Funtoo Linux Installation on SPARC
This section assumes you are a bit familiar with SPARC machines and the SPARC architecture in general. Before diving a bit deeper, bear in mind that more than 95% of a Funtoo SPARC System behaves in exactly the same way as what you have on x86 system. Once installed, you should see a near-nothing difference between a Funtoo SPARC machine and a classic Funtoo x86/amd64 machine, same tools, same way to manage common tasks, etc.
The harddrive must respect the following
Q: Is it possible to update OpenBoot from a Linux machine ?
R: Yes, absolutely. OBP updates are provided in a statically linked and standalone program and contrary to a urban legend you do not need to have Solaris installed. You have several choices :
- Use the flash device (kernel option to activate) from a live Linux system but unfortunately this procedure is not clearly documented on the Internet.
- Put the update image on the machine (boot disk /the-OBP-update-file) and boot on it. It is required that this image resides in the very first harddrive gigabyte and, of course, that the filesystem used is readable by OBP (UFS, EXT2...). How warrant the first condition ? Simply have a partition at the beginning of the hard drive which size is less than 1 GB. Is is also required to put the image directly in the root of the partition and not in a subdirectory.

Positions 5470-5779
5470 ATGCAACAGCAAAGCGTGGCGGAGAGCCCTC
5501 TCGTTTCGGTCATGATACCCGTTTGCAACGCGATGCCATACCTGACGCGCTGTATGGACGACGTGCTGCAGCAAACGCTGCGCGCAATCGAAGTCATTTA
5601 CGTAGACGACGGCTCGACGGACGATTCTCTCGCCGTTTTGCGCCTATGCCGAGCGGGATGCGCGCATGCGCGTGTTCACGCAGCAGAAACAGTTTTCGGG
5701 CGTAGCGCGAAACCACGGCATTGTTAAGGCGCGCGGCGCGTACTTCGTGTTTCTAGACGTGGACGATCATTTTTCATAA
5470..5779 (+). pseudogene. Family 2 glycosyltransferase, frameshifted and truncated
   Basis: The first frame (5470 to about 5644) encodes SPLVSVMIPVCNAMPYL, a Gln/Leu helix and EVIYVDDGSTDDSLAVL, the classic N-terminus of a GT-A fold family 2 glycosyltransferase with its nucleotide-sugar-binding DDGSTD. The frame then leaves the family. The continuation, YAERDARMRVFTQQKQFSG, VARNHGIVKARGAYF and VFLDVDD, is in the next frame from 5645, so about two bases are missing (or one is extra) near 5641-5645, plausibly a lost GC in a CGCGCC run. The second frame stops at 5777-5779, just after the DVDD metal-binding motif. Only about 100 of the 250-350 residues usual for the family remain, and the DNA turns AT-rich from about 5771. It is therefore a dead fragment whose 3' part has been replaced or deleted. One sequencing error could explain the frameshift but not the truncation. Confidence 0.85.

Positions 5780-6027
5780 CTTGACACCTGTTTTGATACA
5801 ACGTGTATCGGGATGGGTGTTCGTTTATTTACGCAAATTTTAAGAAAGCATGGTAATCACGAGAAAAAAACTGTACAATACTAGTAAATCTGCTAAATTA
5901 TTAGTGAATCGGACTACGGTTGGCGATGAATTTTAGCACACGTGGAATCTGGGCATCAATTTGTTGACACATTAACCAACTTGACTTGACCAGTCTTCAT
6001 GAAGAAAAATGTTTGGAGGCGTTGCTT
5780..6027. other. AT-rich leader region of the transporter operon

- Put the update on a TFTP server and "netboot" it from there (boot net /the-OpenPROM-update-file)
Q: When netbooting the machine with a remote TFTP/RARP server, the machine grabs its IP address but then... nothing. It just says "TFTP transfert timeout".
R: This is a known issue with some OBP versions (most notably OBP 4.17.1). Network traffic sniffing shows that the TFTP session is initiated by the SPARC machine but OBP TFTP client seems to not listen anymore on its client, thus generating "Destination port unreachable" ICMP messages on the network. Solution, if your machine support it, try to wanboot it or try to netboot with DHCP requests instead of RARP (type : boot net:dhcp at the OpenBoot prompt).
Q: I do not see my on-board ethernet controller with lspci in Linux and OpenBoot shows that the net device has been disabled. Is there a way to enable it again ?
R: It could happen for some reason (like a buggy driver which leaves the Ethernet controller in a bogus state), OpenBoot consider the onboard Ethernet as defective and disable it. This is very easy to see : pay attention to what is displayed when the machine is powered-on.
.... Copyright 2005 Sun Microsystems, Inc. All rights reserved. OpenBoot 4.17.1, 4096 MB memory installed, Serial ********* ERROR: The following devices are disabled: net
The answer lies in the ASR (Automatic System Recovery), so at the OpenBoot prompt type the following commands notice the dot in the first command, 'ok' is the OpenBoot prompt) :
ok .asr ok asr-clean ok reset-all